The goal of the proposed research is to understand how the nervous system orchestrates complex behavior. Complex behaviors require the temporal coordination of independent neural circuits. Despite widespread recognition that the action of neurotransmitters and ion channels fine tune the output of neural circuits, there is a surprisingly limited understanding of how the nervous system directs sequential activation and inhibition of assemblies of neurons to orchestrate behavior. Alterations in the neurotransmitter systems and ion channels have long been implicated in the etiology of a variety of neurological disorders, underlining the need to develop effective approaches that can directly relate the coordinated activity of specific neuronal circuits to complex behaviors. To elucidate how the nervous system orchestrates complex behaviors at the molecular and neural level we are studying the C. elegans escape response, which is a highly orchestrated motor sequence that requires sensory processing, decision-making and the temporal coordination of independent motor programs. Our analysis has unraveled how presynaptic voltage-gated Ca2+ channels (CaV2) and monoamines temporally coordinate different phases of the response through synaptic activation of fast-acting ionotropic receptors, and extra-synaptic activation of slow-acting metabotropic receptors. We will use Ca2+ imaging and optogenetics to define temporal and causal relationship between neuronal activity and the sub-motor programs of the escape response. To determine how independent motor programs are linked in the execution of a compound motor sequence we will study how reversals are coupled to turning behavior during the escape response. We will use mutant analysis to test if coincidence detection or post-inhibitory rebound mechanisms account for sequential activation of these sub-motor programs. Since neuromodulators precisely regulate synaptic activity through the inhibition of presynaptic voltage-gated Ca2+ channels (CaV2), we will define novel CaV2 signaling components that regulate CaV2 channels in circuit function. Our C. elegans CaV2 gain-of-function mutant provides the first invertebrate model for familial hemiplegic migraine and provides novel tool to modify circuit performance in the escape response. The mechanisms that organize activity in the escape circuit of C. elegans will illuminate similar mechanisms that orchestrate complex behaviors in more complex animals including humans. We expect that our studies will have a major impact on our understanding of how neuromodulators and voltage-gated-calcium channels affect circuit function in behavior and neurological disorders, and will provide new molecular targets and strategies for the treatment of these diseases.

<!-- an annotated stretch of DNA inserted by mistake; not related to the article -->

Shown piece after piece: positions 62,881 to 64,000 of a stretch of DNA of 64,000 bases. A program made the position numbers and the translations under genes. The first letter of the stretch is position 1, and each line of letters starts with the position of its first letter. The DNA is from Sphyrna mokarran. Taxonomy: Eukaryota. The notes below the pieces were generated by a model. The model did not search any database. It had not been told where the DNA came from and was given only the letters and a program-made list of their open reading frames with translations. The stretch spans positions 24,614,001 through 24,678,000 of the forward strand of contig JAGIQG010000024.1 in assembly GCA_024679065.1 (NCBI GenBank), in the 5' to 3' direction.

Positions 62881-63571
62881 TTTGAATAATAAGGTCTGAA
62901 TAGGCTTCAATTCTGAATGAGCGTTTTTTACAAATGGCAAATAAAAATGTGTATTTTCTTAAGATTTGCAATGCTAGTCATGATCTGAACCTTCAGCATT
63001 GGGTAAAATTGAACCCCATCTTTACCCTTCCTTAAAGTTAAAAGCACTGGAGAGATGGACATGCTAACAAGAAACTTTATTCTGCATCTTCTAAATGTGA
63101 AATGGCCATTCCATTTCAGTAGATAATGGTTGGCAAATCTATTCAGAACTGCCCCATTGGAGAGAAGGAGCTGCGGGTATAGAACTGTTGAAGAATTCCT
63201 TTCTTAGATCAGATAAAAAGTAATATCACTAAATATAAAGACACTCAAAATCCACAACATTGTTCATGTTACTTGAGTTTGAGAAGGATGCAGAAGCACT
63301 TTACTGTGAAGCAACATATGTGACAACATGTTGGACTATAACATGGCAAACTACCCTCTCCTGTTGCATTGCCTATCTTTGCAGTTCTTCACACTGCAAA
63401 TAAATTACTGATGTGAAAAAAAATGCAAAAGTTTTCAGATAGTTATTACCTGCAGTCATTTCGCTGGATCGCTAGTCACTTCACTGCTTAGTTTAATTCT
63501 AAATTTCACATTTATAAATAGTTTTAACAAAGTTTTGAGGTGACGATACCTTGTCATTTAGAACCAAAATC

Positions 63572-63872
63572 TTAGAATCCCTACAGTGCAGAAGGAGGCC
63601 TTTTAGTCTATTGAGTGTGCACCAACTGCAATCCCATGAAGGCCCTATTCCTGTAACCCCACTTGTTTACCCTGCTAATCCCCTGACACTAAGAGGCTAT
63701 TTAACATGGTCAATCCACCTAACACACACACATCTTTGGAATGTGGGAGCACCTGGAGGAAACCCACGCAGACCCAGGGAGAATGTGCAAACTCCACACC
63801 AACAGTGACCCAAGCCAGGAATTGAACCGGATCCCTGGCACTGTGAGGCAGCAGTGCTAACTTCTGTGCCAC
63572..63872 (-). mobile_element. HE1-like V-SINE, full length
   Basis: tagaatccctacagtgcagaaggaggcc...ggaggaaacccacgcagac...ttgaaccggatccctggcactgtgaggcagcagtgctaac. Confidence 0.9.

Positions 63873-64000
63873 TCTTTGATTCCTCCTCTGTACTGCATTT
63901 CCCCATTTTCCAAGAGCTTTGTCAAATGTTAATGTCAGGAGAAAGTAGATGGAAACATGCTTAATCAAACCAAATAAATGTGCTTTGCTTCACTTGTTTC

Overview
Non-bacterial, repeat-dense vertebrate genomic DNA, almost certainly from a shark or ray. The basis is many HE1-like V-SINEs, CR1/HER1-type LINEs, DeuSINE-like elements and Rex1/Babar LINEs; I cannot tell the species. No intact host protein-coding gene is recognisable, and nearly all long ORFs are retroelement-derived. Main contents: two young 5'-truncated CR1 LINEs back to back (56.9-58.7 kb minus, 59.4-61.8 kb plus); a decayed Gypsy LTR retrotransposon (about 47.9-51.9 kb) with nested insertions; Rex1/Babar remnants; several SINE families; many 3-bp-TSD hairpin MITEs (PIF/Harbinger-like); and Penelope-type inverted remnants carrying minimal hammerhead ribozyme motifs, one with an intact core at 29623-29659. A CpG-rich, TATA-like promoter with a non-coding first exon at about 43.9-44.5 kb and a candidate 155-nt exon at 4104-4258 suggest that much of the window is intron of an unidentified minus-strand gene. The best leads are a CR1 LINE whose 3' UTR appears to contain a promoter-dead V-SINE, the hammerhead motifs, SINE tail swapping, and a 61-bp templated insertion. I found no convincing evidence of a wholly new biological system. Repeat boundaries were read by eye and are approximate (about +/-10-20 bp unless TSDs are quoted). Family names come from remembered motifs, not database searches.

Public Health Relevance

Neurotransmitters and ion channels fine tune brain function, and their deregulation cause a wide variety of neurological disorders. In this project we will unravel how these transmitters and ion channels orchestrate complex behaviors in a live behaving animal. These studies will uncover fundamental principles of brain function, and will provide novel ways to correct behavioral abnormalities in disease states.

National Institute of Health (NIH)
National Institute of General Medical Sciences (NIGMS)
Research Project (R01)
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Neurotransporters, Receptors, and Calcium Signaling Study Section (NTRC)
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Nie, Zhongzhen
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University of Massachusetts Medical School Worcester
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United States
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